COOKING UP IMPROVEMENTS WITHOUT BREAKING THE BANK

Published 5 July 2022

The idea of a ‘Decent Homes’ standard for privately let residential accommodation, similar to that which has been in place for social housing for many years, was a positive part of the recent White Paper on residential lettings.

Included in this standard will be kitchens and bathrooms, two areas which are sometimes neglected by landlords keen not to face a big bill for refurbishment.  But with a little savvy planning, you can create a really good experience for tenants without breaking the bank.Capture9

It’s a bit of a cliché to say that the kitchen is the heart of the home, but cliches generally exist because they contain a big dollop of truth.  Whilst young tenants in one-bedroom flats might use the kitchen to grab a quick meal before going out to socialise, for families much of what happens in the home centres on this important room.

This is why so many new homes are being built with open-plan kitchen//diner/family rooms, where residents can share cooking, eating and relaxing all in one space.

Even if your residential let doesn’t offer such a space, making sure the kitchen is up to scratch will ensure the ongoing satisfaction of existing tenants, and attract better quality tenants willing to spend a little more in rent.  The trick is to achieve such a kitchen without spending too much.

In many cases it’s not necessary to rip everything out and start again.  If the basic structure of the kitchen – the carcasses – are sound, there are many lower-cost options, from simply redecorating with specialist kitchen paint, to replacing the doors and drawer fronts.

Replacing tired and grubby tiled splashbacks with modern splashback panels is cost-effective, and much easier for the tenant to keep clean and in good condition – no-one enjoys cleaning grouting!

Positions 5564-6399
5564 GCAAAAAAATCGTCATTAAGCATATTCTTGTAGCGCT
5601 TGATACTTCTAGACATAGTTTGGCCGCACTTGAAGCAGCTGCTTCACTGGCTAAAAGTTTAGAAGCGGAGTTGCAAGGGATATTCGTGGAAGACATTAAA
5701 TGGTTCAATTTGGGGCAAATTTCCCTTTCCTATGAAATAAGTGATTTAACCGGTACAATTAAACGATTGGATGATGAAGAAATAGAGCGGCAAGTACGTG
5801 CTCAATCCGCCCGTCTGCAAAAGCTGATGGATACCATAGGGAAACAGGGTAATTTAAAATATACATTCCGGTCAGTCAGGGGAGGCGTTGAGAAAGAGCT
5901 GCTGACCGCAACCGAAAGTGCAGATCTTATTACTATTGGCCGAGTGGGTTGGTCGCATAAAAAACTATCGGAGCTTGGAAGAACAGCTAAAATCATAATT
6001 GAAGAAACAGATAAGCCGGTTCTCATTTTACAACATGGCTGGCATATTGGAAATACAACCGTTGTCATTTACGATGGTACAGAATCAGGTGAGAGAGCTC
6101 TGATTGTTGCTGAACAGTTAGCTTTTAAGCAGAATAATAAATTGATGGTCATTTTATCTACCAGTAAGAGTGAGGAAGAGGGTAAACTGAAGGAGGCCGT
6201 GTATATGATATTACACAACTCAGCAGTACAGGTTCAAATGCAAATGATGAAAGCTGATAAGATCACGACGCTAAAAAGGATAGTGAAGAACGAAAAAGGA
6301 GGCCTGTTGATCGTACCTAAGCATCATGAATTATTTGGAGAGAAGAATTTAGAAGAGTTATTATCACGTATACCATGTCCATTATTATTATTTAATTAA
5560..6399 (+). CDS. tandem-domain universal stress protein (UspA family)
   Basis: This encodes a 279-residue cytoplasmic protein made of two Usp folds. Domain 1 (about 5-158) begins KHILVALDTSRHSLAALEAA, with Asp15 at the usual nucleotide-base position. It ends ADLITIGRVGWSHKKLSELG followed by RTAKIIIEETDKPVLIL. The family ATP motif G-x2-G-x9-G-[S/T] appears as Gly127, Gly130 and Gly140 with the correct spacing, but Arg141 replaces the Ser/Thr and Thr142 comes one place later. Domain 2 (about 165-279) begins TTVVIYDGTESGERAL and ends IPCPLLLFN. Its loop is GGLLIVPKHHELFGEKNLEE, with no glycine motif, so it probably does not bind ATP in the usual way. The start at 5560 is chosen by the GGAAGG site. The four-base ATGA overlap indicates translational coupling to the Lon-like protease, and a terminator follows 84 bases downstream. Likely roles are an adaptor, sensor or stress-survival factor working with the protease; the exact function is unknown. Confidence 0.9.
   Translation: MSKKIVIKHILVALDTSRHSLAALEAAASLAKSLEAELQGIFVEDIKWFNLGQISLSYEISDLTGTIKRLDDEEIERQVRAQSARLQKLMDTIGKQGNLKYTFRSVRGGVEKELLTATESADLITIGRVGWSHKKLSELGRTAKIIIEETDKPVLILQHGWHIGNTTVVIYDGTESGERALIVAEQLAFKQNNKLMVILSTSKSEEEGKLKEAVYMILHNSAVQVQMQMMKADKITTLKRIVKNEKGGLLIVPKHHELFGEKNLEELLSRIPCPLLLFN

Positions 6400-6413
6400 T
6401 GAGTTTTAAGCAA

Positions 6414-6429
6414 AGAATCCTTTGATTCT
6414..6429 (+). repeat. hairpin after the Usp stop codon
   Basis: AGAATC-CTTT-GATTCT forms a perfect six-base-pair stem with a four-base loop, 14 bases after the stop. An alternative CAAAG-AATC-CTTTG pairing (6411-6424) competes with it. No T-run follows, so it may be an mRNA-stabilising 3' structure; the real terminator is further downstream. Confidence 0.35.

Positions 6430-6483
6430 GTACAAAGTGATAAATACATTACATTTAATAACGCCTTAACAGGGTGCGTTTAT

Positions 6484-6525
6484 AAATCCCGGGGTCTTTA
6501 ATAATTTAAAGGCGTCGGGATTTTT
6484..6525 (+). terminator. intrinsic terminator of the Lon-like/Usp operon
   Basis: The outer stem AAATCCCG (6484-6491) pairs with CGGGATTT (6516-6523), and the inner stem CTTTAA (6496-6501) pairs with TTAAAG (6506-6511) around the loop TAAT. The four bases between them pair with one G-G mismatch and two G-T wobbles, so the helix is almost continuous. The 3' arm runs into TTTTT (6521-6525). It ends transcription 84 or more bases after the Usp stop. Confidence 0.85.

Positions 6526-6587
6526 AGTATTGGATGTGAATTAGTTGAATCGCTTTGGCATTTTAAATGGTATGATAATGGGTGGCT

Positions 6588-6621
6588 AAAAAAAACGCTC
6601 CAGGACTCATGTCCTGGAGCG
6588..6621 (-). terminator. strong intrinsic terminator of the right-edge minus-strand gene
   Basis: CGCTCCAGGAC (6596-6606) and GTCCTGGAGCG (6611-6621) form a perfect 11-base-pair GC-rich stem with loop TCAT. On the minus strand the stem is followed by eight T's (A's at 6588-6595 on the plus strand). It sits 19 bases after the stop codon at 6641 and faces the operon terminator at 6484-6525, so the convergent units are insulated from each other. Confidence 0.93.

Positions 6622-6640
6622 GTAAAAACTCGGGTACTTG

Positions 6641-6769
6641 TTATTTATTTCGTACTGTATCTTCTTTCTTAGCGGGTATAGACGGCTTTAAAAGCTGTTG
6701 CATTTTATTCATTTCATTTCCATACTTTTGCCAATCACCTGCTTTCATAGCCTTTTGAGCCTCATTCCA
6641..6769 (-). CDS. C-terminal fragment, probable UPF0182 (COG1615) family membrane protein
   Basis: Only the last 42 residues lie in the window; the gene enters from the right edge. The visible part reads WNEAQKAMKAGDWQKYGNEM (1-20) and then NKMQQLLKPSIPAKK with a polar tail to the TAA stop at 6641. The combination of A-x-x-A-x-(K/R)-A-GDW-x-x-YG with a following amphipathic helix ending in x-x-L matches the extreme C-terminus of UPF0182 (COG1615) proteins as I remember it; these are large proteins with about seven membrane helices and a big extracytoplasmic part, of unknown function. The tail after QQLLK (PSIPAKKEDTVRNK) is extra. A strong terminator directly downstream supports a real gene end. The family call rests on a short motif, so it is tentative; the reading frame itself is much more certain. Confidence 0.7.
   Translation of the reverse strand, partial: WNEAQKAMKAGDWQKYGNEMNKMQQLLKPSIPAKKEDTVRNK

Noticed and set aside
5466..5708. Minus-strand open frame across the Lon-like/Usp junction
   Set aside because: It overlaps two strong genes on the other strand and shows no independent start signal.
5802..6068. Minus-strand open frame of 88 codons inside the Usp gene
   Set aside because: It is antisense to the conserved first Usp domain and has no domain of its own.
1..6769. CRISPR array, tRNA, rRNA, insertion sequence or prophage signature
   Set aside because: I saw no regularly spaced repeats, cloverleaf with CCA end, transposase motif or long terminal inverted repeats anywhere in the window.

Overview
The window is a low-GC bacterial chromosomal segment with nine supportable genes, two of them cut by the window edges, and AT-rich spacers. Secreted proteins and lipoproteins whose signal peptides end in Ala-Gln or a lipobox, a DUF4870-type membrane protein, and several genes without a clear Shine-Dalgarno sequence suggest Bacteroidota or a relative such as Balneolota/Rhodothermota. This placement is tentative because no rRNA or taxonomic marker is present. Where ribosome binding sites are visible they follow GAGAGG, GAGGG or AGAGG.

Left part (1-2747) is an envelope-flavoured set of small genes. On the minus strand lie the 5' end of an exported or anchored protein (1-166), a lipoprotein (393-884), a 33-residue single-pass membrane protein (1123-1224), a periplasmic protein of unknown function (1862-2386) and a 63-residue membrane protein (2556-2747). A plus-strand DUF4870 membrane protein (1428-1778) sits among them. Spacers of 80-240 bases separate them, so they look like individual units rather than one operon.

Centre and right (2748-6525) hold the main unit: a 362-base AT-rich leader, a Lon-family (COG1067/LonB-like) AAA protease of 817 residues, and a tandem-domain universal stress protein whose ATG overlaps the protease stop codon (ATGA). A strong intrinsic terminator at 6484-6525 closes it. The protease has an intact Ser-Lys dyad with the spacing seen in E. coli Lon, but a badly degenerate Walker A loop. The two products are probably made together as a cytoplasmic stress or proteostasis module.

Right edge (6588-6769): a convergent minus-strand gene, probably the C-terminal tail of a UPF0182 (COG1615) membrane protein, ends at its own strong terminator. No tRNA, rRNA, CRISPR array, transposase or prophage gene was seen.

It’s amazing the difference to the whole room that new flooring can make, and whilst you can spend thousands on bespoke terracotta tiles, good quality vinyl flooring can spruce up the space for much less outlay.

If the kitchen in your property is dark and dingy, installing new lighting can completely transform things.  Make sure it’s energy-efficient LED lighting, and then it will contribute to improving that vital EPC rating.

Even really simple hacks such as covering an empty space with an attractive piece of curtain can hugely improve the space – just make sure the curtain material is washable.

Nowadays tenants expect a decent cooker and, increasingly, a dishwasher; these are basics rather than luxuries in today’s lettings world.  And it’s a good idea to invest in a washer/dryer rather than just a washing machine, because wet clothes hanging in the home is a sure-fire route to condensation problems, which is not good news for you or your tenants.

Home is where the heart is, and the heart of the home is the kitchen.  So it’s worth making sure yours is up to scratch to maximise the value of your residential let.

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Catherine Hunt

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